US warns Iran it will respond to attacks by Tehran allies in Iraq

Iraqis demonstrate in Tahrir Square in central Baghdad. 3 mortar shells hit late the green zone, which houses the US Embassy. (AFP)
Updated 12 September 2018
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US warns Iran it will respond to attacks by Tehran allies in Iraq

  • The US will hold the regime in Tehran accountable if Americans injured in Iraq
  • Iran did not act to stop these attacks by its proxies in Iraq, the US said.

WASHINGTON: The US warned Iran on Tuesday it will “respond swiftly and decisively” to any attacks by Tehran’s allies in Iraq that result in injury to Americans or damage to US facilities.
The statement by the White House press secretary accused Iran of not preventing attacks in recent days on the US Consulate in Basra and the American Embassy compound in Baghdad.
“Iran did not act to stop these attacks by its proxies in Iraq, which it has supported with funding, training, and weapons,” the statement said.
“The United States will hold the regime in Tehran accountable for any attack that results in injury to our personnel or damage to United States Government facilities. America will respond swiftly and decisively in defense of American lives,” the statement said.
On Friday, three mortar bombs landed inside Baghdad’s heavily fortified Green Zone, where the US Embassy is located, but they caused no casualties or damage, the Iraqi military said.
The mortar attack was the first such one in several years on the Green Zone, which houses parliament, government buildings and many foreign embassies.
The US Consulate in Basra is near the airport, which was attacked by rockets on Saturday. No damage or casualties were reported.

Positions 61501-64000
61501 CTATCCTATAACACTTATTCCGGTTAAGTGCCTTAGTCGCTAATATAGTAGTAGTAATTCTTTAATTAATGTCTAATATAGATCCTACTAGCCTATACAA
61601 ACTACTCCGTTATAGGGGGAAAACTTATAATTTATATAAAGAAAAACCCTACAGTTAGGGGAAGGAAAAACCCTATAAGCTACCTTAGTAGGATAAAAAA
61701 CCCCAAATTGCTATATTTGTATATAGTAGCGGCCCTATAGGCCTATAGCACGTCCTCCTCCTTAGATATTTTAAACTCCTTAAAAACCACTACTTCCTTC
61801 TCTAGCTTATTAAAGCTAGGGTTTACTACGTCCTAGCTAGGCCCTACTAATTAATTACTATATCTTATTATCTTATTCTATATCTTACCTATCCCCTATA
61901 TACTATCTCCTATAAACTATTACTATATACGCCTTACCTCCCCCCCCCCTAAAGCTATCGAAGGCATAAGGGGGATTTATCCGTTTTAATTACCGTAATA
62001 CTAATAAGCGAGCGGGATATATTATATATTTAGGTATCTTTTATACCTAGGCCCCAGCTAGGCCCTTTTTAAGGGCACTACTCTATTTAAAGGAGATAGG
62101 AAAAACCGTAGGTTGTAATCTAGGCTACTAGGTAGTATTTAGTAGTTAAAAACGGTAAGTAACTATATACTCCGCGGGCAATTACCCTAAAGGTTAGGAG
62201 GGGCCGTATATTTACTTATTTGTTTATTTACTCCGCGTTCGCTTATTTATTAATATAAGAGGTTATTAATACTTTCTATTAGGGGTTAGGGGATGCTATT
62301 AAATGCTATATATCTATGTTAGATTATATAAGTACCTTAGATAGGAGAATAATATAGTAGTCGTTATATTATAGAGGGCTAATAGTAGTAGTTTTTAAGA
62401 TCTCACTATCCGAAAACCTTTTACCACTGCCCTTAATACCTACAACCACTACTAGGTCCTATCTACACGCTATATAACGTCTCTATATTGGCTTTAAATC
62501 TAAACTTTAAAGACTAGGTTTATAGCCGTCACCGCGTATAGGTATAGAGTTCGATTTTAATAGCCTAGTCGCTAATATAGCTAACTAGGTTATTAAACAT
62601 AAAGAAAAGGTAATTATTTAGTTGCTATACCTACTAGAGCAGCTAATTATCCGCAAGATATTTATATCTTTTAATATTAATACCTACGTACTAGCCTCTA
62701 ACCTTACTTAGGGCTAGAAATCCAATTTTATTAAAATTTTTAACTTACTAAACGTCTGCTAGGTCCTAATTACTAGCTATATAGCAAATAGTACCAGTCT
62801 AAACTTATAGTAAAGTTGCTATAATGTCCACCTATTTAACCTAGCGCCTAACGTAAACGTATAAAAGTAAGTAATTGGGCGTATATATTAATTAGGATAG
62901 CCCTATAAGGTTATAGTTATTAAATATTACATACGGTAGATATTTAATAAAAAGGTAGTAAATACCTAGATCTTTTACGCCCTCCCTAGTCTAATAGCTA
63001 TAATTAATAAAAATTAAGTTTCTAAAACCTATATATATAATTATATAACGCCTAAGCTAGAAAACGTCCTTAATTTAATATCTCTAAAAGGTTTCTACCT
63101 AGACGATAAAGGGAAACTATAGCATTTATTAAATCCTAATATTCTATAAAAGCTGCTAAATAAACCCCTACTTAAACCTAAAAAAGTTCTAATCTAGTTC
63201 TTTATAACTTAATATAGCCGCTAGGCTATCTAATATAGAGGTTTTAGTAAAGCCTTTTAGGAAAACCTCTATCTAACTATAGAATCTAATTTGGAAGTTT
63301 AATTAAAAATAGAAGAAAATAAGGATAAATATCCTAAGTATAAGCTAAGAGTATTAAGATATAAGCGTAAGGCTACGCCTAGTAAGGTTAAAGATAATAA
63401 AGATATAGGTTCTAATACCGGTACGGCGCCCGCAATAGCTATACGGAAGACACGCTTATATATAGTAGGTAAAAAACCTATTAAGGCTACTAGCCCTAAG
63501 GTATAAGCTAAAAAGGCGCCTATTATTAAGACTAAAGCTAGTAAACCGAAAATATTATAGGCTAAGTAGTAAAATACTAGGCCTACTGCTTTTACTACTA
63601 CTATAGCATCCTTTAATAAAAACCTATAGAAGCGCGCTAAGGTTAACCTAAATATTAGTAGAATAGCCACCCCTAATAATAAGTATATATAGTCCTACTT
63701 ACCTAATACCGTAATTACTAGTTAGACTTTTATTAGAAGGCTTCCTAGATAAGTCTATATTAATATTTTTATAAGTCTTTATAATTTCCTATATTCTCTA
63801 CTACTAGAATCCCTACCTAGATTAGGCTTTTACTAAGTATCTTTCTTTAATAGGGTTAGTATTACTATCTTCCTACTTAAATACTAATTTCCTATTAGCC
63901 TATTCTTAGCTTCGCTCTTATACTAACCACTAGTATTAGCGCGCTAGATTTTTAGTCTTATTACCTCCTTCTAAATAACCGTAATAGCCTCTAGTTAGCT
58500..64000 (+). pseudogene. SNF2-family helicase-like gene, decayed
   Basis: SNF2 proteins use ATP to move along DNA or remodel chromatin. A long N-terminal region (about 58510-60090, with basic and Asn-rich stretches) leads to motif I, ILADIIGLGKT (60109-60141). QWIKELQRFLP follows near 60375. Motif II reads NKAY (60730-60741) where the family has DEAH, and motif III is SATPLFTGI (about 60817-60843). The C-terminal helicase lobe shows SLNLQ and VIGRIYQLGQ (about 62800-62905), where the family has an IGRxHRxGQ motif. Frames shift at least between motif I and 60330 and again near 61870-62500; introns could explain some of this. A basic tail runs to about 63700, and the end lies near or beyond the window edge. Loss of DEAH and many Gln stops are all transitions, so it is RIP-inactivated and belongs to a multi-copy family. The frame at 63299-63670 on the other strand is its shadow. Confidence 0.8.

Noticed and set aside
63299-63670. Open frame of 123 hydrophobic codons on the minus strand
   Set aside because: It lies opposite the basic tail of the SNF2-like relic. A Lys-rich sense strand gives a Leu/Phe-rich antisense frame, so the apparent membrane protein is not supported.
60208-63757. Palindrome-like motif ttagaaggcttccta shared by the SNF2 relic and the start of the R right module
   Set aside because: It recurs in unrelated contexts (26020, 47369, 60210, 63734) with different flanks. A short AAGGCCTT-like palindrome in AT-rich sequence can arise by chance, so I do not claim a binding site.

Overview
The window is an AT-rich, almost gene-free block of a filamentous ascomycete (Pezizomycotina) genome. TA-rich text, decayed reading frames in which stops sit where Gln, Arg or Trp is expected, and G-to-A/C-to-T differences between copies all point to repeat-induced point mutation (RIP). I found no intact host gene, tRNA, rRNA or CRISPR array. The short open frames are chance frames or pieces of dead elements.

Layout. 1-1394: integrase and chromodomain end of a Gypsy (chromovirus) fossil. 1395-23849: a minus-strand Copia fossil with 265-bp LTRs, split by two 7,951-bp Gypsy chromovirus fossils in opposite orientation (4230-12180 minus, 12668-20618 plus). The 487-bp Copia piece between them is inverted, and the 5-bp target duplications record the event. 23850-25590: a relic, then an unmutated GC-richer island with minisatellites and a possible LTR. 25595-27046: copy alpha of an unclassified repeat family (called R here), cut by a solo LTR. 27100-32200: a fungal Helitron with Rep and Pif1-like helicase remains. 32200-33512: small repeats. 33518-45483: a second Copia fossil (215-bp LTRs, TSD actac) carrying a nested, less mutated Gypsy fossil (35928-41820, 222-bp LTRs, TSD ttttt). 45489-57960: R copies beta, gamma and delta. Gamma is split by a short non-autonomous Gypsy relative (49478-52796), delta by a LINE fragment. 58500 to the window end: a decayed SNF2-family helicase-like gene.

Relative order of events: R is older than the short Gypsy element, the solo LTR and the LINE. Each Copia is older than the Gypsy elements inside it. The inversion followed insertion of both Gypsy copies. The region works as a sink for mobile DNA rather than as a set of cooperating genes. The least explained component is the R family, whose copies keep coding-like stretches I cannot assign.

Protesters in Basra angry over political corruption ransacked and torched Iraqi government buildings last week. The Iranian consulate was set alight by demonstrators shouting condemnation of what many see as Iran’s sway over Iraq’s affairs.


Amnesty decries Houthi prosecution of Bahais in Yemen

Updated 14 min 43 sec ago
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Amnesty decries Houthi prosecution of Bahais in Yemen

CAIRO: An international rights group on Tuesday decried the prosecution of 24 Yemeni Bahais, including women and a teenager, by a Houthi rebel court on espionage charges.
Lynn Maalouf, Amnesty International’s Middle East director of research, said the group fears the Bahais could receive the death penalty amid “flagrantly unfair proceedings.”
The trial opened on Saturday and has been adjourned until Sept. 29. A lawyer following the case said the process was swift and most of the defendants were tried in absentia because only five were in custody. He spoke on condition of anonymity because of fear of retribution.
Iran banned the Baha’i religion, which was founded in 1844 by a Persian nobleman.
The Iranian-backed Houthis have occupied northern Yemen since 2014, after which the legitimate government fled the country and sought military intervention by a Saudi Arabian-led coalition. Houthis have waged an all-out campaign against all political and religious opponents and held thousands in detention, where torture is rampant.
The Houthi group’s leader has targeted Bahais in public speeches describing them as “satanic” and several Bahais have been detained, tortured and held incommunicado, according to the community’s UN representative.
A top figure was sentenced to death over charges of collaboration with Israel. In 2016, over 60 women, men and children participating in an educational gathering organized by Bahais were arrested as part of a mass crackdown on the religious community.
Bani Dugal, principal representative of the Baha’i International Community to the United Nations, expressed concern in a statement and said the charges were “extremely alarming and mark a severe intensification of pressure.”
He also said that the Houthi targeting of Bahais is “eerily reminiscent of the persecution of Baha’is in Iran in the 1980s during which leaders of the Baha’i community were rounded up and killed.”